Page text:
1. This site uses cookies. By continuing to use this site, you are agreeing to our use of cookies. Learn More.
  2. Hi Guest, welcome to the TES Community!

    Connect with like-minded education professionals and have your say on the issues that matter to you.

    Don't forget to look at the how to guide.

    Dismiss Notice

What is a typical day for a trainee teacher?

Discussion in 'Trainee and student teachers' started by bijalc, Aug 4, 2019.

  1. bijalc

    bijalc New commenter

    Hi! I was wondering, what is a typical day for a trainee teacher?

    If the school day starts at 9, would you get there an hour early?

    What time would you leave school?

    How long do you spend on marking and lesson planning?

    Thank you!
     
  2. blueskydreaming

    blueskydreaming Lead commenter

    I teach secondary, so perhaps it's a bit different to primary, which I see on a different post is what you'll be teaching.

    In all the secondary schools I've worked at you have core hours where you need to be on site, say half an hour before school starts, and half an hour after it finishes. This might not be the case for you, but you'll be told when you start the placement.

    I've worked with people who prefer to get to school very early to complete planning/marking in the morning, or people who show up just in time for the bell (as you'll be a trainee I'd say try to make a good impression by showing up in good time!). Some people prefer to stay at school after the end of the day to complete planning/marking, while others have commitments so go home ASAP and do it there later on. I think in secondary schools you're more likely to have after school meetings at least once per week.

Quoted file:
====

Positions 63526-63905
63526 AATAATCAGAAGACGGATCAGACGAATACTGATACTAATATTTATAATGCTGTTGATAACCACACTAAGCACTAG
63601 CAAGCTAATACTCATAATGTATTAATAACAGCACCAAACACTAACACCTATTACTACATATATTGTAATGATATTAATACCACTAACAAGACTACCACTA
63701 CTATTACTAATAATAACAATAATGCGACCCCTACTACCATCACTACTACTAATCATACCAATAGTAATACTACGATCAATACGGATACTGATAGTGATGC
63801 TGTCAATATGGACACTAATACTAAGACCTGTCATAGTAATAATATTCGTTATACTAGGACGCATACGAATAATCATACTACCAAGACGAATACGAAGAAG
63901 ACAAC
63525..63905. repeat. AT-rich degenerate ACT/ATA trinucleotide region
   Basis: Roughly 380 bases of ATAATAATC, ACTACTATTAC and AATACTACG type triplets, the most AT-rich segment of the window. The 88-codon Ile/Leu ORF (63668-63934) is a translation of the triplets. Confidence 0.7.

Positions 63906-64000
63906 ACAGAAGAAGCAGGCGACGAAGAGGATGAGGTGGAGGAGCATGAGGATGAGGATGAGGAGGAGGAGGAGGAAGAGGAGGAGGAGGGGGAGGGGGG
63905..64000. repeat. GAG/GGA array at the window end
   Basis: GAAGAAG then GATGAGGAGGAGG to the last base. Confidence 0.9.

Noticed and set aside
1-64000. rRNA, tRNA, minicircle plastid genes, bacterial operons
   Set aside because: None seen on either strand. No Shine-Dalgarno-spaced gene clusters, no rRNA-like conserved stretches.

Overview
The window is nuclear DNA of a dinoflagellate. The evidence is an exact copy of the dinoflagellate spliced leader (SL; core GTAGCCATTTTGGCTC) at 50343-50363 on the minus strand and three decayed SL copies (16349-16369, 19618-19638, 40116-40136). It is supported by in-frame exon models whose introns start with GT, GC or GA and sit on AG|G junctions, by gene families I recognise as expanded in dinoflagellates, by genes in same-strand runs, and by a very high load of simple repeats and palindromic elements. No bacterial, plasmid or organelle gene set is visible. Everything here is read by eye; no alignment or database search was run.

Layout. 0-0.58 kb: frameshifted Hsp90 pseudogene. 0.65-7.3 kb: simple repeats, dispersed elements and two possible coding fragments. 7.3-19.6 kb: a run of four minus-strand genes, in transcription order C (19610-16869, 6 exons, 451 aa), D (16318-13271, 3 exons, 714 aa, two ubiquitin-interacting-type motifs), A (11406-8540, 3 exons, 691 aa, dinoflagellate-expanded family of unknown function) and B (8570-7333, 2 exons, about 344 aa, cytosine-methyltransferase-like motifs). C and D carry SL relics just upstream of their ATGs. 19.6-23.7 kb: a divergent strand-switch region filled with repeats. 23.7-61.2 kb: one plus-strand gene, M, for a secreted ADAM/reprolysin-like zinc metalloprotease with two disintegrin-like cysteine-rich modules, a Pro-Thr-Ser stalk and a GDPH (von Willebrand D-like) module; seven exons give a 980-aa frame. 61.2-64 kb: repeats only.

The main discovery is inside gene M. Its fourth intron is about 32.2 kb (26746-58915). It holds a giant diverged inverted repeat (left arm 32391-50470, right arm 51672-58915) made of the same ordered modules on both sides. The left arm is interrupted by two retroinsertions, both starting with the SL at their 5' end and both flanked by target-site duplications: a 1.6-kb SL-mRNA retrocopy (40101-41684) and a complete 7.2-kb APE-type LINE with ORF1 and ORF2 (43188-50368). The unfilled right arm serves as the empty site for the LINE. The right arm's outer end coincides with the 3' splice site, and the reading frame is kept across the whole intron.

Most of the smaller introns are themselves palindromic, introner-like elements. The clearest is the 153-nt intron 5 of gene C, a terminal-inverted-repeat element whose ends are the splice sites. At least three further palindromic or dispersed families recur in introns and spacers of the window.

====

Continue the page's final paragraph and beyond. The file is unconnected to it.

I'd say it also depends on how you're getting to work, whether you're using public transport etc., how far away work is. My second PGCE placement was about 1 hour each way by car, although not along big roads so it was always the same journey time, but I did get to work maybe 45 mins before class. I always left as soon as possible after school, so as to avoid rush hour.

    It also depends how organised you are, and if you're using a lot of resources (which I guess you will be as a primary teacher, compared to secondary).

    Basically, your school will tell you the parameters, then do what works best for you.
     
  3. Lucy2711

    Lucy2711 Occasional commenter

    I'd also add that there's something about being in school but not teaching or behind the door of a classroom, eg at the beginning and end of the day, that can help build relationships with other staff (teaching and non-teaching), getting informal advice etc. There's also the chance to speak to your mentor - there you have to work out when is going to be the best time to talk to them as they may have commitments that constrain their availability.
    I'd be upfront at the beginning if, for instance, you need to be away by xx pm in order to collect a child from childcare - schools should understand that. But always give positive messages about when you will be there too!
     
    Lara mfl 05, JohnJCazorla and bijalc like this.
  4. MrMedia

    MrMedia Star commenter

    I think possibly the best answer is there is no typical day.

    It depends on phase - primary v secondary.
    It depends on subject - drama or P.E with extra curricular v history and English with their marking load.
    It depends on provider - the light weight nature of the PGCE with time to read and plan or the crazy salaried SD where you teach huge amounts.
    It depends on whether you are 22 with parents who look after you or whether you are 44 and look after a family and your own parents.
    It depends on whether the school has comprehensive pre existing planning or if you are planning mostly from scratch.
    It depends on whether you are prepared to work from home or if you want to do it all in school.
    Some days you are in uni and you thank your lucky stars you chose a course with one day a week at uni to get a break from the bubble of school.
     
  5. Stiltskin

    Stiltskin Lead commenter

    Primaries usually start around 8.40 but getting there an hour before is sensible as a trainee. There will be plenty to do before they come in. It will depend on your own circumstances though.